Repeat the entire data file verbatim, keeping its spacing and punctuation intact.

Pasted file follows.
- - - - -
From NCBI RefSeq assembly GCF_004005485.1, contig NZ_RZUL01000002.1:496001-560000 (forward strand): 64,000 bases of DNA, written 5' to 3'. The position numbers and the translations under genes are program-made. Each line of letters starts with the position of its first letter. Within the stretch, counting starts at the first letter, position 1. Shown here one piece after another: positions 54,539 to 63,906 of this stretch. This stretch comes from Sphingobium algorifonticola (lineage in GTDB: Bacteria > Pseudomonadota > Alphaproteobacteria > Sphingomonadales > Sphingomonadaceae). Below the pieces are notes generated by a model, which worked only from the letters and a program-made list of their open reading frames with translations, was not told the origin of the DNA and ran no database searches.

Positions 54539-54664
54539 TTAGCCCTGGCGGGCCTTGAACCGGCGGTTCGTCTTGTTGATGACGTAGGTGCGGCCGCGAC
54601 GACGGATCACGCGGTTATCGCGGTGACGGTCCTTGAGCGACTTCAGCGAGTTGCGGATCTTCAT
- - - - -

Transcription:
From NCBI RefSeq assembly GCF_004005485.1, contig NZ_RZUL01000002.1:496001-560000 (forward strand): 64,000 bases of DNA, written 5' to 3'. The position numbers and the translations under genes are program-made. Each line of letters starts with the position of its first letter. Within the stretch, counting starts at the first letter, position 1. Shown here one piece after another: positions 54,539 to 63,906 of this stretch. This stretch comes from Sphingobium algorifonticola (lineage in GTDB: Bacteria > Pseudomonadota > Alphaproteobacteria > Sphingomonadales > Sphingomonadaceae). Below the pieces are notes generated by a model, which worked only from the letters and a program-made list of their open reading frames with translations, was not told the origin of the DNA and ran no database searches.

Positions 54539-54664
54539 TTAGCCCTGGCGGGCCTTGAACCGGCGGTTCGTCTTGTTGATGACGTAGGTGCGGCCGCGAC
54601 GACGGATCACGCGGTTATCGCGGTGACGGTCCTTGAGCGACTTCAGCGAGTTGCGGATCTTCAT